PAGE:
Greenhouse Gas Emissions and Production Cost Footprints in Australian Gold Mines

    Published on June 3rd, 2020

    CSA Global congratulates Principal Geologist and author Sam Ulrich (CSA Global, Centre for Exploration Targeting, School of Earth Sciences, The University of Western Australia), Allan Trench (UWA Business School, Centre for Exploration Targeting, School of Earth Sciences, University of Western Australia) and Steffen Hagemann (Centre for Exploration Targeting, School of Earth Sciences, The University of Western Australia), on their recently published paper: ‘Greenhouse Gas Emissions and Production Cost Footprints in Australian Gold Mines’ published by the Journal of Cleaner Production.

    Highlights

    • Significant relationships between gold grade and GHG emissions intensity per ounce
    • Differences in GHG emissions intensity and production costs due to gold ore source
    • GHG Emissions and production cost footprints differentiated by gold ore source
    • Forecast declining gold grades will lead to higher GHG emissions intensities
    • Significant opportunities exist to reduce GHG emissions at Australian gold mines

    Abstract:
    Australia has a globally significant gold mining sector for which both greenhouse gas (GHG) emissions data and production cost data are often available on an individual mine basis. Establishing relationships between GHG emissions and production costs has the potential to shape the future of the gold industry in Australia through greater focus upon cleaner, efficient production. GHG emissions data from Australian gold mines reveal consistent, significant relationships between gold grade and GHG emissions intensity per ounce. Higher gold grades are associated with lower GHG emission intensity per ounce. Differences in both emissions intensity and gold grades exist between open pit mines, underground mines and those operations which source ore from both open pit and underground. Open pit gold mines have the highest GHG emissions intensity but lowest costs. Underground mines have the lowest GHG emissions intensity but costs that are above open pit mines. Australian gold mines exhibit declining gold grades that are predicted to continue over the coming decade. These projected lower gold grades will lead to higher GHG emissions intensities in the absence of other GHG abatement interventions. Significant opportunities exist, to materially reduce GHG emissions at Australian gold mines with interventions underway. Broader adoption of solar and wind energy, changing how underground mines are cooled and the introduction of electric vehicles and mining fleet, especially in underground mines, are key impact areas.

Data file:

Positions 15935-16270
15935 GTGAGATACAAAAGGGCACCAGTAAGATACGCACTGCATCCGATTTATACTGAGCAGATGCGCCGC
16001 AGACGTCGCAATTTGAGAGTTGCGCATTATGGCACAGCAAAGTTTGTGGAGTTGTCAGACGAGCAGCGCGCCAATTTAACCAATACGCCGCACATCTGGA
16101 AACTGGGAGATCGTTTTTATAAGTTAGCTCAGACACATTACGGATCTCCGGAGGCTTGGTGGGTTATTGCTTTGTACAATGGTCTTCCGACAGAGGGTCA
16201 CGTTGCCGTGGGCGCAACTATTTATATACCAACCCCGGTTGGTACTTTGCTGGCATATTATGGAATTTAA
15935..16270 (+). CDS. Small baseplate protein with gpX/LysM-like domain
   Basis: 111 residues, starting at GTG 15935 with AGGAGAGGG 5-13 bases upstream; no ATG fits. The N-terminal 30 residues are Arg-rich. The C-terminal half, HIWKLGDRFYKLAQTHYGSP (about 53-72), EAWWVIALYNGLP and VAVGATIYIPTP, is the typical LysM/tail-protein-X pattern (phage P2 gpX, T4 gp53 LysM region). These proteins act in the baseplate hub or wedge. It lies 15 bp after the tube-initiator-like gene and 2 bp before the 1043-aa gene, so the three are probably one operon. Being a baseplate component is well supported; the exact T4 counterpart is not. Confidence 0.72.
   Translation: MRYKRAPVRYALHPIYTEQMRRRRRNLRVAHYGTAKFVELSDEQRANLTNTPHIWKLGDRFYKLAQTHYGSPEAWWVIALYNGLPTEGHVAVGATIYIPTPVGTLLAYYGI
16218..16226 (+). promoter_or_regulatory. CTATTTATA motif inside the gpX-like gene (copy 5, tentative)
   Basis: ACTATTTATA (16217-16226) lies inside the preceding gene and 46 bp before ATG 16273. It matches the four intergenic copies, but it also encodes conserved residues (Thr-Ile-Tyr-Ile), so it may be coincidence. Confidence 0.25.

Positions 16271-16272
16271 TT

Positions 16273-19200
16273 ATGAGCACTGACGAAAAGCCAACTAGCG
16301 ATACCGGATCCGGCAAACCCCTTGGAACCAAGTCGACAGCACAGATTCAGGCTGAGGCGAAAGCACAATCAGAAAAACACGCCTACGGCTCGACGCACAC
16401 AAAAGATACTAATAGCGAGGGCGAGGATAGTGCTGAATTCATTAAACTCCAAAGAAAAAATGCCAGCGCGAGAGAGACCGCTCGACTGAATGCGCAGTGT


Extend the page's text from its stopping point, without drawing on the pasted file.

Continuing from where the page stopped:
The academic paper was published by Journal of Cleaner Production; an international, transdisciplinary journal focusing on Cleaner Production, Environmental, and Sustainability research and practice.

    Download: Greenhouse Gas Emissions and Production Cost Footprints in Australian Gold Mines
    FREE UNTIL 25 JULY, 2020

    PUBLISHED BY JOURNAL OF CLEANER PRODUCTION
    4 JUNE 2020
    ISSN: 0959-6526

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